Obama Introduces $19 Billion Cybersecurity Plan

The significance of enhancing governmental cybersecurity has been a heated topic of discussion, especially with President Obama being the prominent supporter of the issue. Two massive data breaches accounted in the last two years at the Office of Personnel Management has added more fuel to the fire.

On this note, an Executive Order has been issued by the American President to establish a ‘Federal Privacy Council’, which is charged with ensuring that federal government’s entire agencies strive to sustain the best standards for receiving, handling, and utilizing personal data.

Obama cybersecurity

The new council is basically a support structure for interagency, which will offer assistance and expertise, enhance the current agency’s privacy programs management, promote collaboration between privacy professionals of the agency, and ensure privacy policy’s effective implementation. At present, only a few federal agencies have commissioned privacy officers and the positions and roles of these privacy officers are different for every agency.

This council for privacy is designed to reinforce the work, which present privacy officials of the agency will undertake. It is also intended to coordinate with the exchange of best practices and information. The privacy council will also be in charge of privacy professionals’ development.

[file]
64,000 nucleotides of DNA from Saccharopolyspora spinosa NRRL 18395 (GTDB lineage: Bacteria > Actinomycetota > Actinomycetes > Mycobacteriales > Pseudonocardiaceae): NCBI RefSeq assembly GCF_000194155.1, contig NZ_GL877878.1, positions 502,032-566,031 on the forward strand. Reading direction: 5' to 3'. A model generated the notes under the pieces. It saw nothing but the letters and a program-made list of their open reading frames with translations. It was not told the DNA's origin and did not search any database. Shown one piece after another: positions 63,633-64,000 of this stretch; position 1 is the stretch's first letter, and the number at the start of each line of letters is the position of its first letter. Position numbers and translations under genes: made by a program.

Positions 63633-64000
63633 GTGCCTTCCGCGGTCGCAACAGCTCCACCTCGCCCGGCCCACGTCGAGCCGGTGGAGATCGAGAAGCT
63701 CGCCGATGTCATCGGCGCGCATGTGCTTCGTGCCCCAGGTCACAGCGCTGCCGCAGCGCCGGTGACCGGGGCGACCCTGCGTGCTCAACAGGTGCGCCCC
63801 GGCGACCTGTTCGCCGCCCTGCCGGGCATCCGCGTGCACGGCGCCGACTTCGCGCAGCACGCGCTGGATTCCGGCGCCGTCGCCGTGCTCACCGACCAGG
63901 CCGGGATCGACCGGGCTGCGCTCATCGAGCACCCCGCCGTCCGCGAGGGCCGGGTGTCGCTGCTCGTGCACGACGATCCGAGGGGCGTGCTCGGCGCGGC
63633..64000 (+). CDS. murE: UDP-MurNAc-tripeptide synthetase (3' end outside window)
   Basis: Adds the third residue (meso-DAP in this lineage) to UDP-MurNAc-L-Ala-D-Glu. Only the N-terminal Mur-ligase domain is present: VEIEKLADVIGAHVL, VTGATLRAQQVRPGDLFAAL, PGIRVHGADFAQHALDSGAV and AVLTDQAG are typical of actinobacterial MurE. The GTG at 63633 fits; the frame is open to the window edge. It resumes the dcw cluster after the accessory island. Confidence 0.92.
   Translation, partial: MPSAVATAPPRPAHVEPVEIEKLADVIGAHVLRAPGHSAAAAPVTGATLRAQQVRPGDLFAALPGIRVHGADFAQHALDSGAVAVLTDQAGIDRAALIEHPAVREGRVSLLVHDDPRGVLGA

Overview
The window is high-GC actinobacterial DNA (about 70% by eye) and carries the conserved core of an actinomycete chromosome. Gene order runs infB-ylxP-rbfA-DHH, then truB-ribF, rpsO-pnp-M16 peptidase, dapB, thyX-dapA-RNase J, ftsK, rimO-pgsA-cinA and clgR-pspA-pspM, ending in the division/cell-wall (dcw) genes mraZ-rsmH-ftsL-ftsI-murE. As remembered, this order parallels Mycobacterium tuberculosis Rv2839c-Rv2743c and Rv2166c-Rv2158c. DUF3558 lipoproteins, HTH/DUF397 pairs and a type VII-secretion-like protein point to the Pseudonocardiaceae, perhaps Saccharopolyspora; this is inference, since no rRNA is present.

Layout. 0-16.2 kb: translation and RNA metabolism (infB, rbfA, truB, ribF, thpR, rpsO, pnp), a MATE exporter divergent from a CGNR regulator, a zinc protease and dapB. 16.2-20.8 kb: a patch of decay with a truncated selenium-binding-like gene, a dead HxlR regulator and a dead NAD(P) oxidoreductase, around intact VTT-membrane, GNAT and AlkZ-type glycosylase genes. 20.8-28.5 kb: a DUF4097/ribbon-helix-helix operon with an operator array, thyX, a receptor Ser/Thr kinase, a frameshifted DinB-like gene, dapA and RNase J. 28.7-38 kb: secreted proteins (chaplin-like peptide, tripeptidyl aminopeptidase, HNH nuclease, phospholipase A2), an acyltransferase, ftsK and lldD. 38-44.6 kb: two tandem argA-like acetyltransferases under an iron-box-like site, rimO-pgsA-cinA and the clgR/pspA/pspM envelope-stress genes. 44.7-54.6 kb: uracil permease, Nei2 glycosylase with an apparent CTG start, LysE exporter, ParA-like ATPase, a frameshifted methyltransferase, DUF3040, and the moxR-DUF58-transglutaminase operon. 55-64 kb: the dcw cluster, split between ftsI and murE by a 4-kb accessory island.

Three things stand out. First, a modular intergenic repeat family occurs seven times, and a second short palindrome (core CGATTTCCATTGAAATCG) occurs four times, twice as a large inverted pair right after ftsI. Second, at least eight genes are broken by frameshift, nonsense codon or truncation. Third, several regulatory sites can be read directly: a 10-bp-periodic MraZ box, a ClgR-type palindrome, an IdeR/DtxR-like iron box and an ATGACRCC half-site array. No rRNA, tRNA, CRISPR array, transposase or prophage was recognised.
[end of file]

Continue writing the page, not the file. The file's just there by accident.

The Federal Privacy Council is a crucial part of the Cybersecurity National Action Plan, an initiative led by President Obama that also includes funds to improve and modernize the IT infrastructure of federal government and needs a Commission on improving National Cybersecurity to bring private sector leaders and lawmakers together in order to make recommendations concerning government cybersecurity.

There are various questions that arise concerning the president’s cybersecurity agenda and the Privacy council. The first among these is whether the council proposals will amass cooperation and support of Congress. In the annual budget proposal for the purpose of cybersecurity, President Obama has granted $19 billion, but Republican lawmakers seem hostile toward various other areas of this budget proposal.

The second question points out the fact whether the cybersecurity-related initiatives and Privacy Council are structured and staffed to strive for success. These concerns are mainly because the processes for enforcement remain unspecified and the Privacy Council Chair along with the positions of the senior privacy officials of the agency has not been appointed so far.

Given the other challenges along with limited period left in the presidency of Obama, it seems unlikely that this council will make some significant impact in the near term.

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